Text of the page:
A pre-alpha screenshot of my swarm in the game.

Sometimes, you just have to go with it…


A few weeks ago, I was chatting to Spencer (the designer of the MindHunters game I’m working on) about the cocos2d-x¬†framework and how I would like to port Lumi over to the framework to allow Android users to be able to experience the game. The beauty of the framework is that it is an almost direct port to C++ from the original cocos2d-iphone framework which Lumi was built on, and since all of the game logic had been written in C++, all I needed to do was rewrite the Presentation Layer code to sit on top of cocos2d-x.


The Deck Builder UI

MindHunters – Deck building


Today I’m going to tell you about the Deck Building feature in MindHunters.

As with any trading card game, the meta-game of deck building is vital, and is a direct reflection of a player’s intended strategy. It is likely that most players will spend a fair amount of time building one or more decks, and it is important that the interface is slick, pleasant, intuitive and most importantly, functional.


Go go SFML!!

Picking a library…


Progress is being made on MindHunters (the Trading Card Game I’m working on). In fact, progress has been really good.

Effects are working on the server, and the game is much more playable (and enjoyable) via the testbed client. Its time to move onto developing the actual game client. This is where I am, and where I’ve been since last week Friday. Well, actually, last Friday I was wondering which framework I should use (if any) for developing the client. My choices were:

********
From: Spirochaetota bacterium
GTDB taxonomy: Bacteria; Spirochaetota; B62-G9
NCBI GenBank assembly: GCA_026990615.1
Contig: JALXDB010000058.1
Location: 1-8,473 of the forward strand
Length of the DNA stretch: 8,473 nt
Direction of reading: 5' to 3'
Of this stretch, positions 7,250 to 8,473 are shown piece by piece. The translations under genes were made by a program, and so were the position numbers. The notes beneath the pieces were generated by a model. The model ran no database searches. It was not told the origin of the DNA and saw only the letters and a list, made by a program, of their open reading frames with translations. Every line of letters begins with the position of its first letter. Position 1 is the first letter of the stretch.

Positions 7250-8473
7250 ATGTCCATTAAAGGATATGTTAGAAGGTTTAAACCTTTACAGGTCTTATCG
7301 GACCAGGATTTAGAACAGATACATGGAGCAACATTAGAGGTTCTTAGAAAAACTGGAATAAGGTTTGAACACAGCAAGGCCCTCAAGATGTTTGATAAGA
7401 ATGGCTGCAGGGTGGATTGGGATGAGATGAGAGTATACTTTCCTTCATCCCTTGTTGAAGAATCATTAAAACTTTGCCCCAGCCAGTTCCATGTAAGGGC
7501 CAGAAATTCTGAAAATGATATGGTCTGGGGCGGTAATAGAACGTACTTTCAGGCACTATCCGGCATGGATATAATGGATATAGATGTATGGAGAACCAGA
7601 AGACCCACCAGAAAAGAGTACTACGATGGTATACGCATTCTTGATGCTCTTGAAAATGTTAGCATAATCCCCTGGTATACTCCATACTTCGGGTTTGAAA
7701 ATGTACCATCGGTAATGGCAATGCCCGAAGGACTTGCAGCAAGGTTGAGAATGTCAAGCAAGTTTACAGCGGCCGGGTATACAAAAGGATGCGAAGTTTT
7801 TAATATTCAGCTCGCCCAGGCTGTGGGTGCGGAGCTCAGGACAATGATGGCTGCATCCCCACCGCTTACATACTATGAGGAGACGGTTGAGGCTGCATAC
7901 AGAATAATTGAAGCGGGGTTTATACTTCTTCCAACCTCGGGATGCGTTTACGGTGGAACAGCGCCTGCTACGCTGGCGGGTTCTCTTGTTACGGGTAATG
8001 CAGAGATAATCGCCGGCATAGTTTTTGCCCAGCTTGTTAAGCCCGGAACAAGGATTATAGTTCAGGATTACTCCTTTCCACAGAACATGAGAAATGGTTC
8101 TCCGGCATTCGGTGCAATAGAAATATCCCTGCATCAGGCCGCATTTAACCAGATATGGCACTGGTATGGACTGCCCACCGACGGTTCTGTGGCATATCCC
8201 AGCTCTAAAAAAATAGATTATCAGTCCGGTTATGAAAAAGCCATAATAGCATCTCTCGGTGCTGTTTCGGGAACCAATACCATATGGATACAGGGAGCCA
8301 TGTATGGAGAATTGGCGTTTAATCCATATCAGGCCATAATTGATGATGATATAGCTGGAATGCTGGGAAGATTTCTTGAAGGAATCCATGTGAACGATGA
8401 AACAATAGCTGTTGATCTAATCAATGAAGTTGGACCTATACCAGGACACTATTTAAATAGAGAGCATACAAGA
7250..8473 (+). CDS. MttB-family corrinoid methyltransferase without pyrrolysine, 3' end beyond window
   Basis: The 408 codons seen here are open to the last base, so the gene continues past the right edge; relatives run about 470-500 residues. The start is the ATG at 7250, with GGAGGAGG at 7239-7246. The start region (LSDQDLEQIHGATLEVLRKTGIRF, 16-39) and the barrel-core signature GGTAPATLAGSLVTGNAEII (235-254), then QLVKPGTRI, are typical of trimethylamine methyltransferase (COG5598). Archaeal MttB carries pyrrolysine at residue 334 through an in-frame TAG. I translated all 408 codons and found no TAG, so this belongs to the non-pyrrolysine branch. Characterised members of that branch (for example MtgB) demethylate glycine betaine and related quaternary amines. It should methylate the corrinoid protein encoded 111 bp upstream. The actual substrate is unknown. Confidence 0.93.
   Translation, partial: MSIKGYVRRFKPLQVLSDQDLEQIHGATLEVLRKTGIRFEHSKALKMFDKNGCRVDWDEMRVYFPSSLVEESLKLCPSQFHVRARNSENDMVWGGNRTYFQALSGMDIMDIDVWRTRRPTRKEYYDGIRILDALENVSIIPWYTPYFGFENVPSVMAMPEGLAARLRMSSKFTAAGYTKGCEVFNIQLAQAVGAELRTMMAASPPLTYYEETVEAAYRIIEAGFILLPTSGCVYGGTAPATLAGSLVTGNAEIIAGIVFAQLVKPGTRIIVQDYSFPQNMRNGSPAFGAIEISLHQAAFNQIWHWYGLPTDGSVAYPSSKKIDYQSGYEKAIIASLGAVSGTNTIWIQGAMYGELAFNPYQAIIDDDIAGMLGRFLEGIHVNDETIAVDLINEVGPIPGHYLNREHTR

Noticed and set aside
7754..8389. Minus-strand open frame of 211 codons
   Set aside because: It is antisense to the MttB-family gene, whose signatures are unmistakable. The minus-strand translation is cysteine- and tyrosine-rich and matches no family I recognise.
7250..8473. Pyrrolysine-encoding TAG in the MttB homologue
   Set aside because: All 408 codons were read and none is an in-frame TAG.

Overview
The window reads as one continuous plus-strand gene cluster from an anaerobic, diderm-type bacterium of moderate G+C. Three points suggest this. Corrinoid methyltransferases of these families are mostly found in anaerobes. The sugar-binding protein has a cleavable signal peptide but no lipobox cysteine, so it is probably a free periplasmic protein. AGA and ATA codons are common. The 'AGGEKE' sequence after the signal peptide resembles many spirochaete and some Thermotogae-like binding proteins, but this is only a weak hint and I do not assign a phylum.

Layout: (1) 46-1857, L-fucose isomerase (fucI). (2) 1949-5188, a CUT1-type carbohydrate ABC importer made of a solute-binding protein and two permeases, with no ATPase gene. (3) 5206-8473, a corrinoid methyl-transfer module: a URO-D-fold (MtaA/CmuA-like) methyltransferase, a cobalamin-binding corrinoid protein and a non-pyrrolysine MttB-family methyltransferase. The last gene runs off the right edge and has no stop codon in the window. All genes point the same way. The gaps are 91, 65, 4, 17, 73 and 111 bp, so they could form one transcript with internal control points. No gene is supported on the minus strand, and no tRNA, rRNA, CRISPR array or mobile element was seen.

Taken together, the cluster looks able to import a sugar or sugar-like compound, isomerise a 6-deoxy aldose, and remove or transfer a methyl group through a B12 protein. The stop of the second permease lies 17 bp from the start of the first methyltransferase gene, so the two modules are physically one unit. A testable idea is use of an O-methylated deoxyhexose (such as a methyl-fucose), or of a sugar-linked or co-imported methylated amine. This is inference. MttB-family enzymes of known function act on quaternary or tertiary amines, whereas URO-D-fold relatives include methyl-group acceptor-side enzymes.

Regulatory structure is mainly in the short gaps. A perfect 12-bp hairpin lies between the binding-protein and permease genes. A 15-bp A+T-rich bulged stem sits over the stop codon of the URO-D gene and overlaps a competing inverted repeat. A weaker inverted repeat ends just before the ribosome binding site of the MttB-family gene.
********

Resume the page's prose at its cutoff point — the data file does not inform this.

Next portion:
• SDL
  • SFML
  • Cinder
  • Qt
  • Write my own OpenGL framework (not really an option)


C++ Class: Templated Windows Hook


[I had posted this prior to my site being wiped. This is just a repost since people have mailed me wanting the code back]

I have a pet project where I needed to do some mouse hooking in Windows. To save myself the trouble of worrying about using the Win32 Hook API directly, I wrapped it up in a neat little templated wrapper.

Snippet: Endian swap template


Template to swap endian-ness of a primitive datatype:

template <typename T>
T swapEndianness(const T& t)
  unsigned char byteCount = sizeof(T);
  T byteMask = 0xFF;
  T newVal = 0;

  for ( unsigned char i = 0; i < byteCount; i++ )
    T mask = (byteMask << (i*8));
    T val = ((t&mask)>>i*8);
    unsigned char offset = (byteCount-i-1)*8;
    T destMask = byteMask << offset;

    newVal |= ((( val ) << offset) & destMask);

  return newVal;

// sample usage:
long long llVal = 0x12345600ABCDEF;
long long llVal2 = swapEndianness<long long>(llVal);

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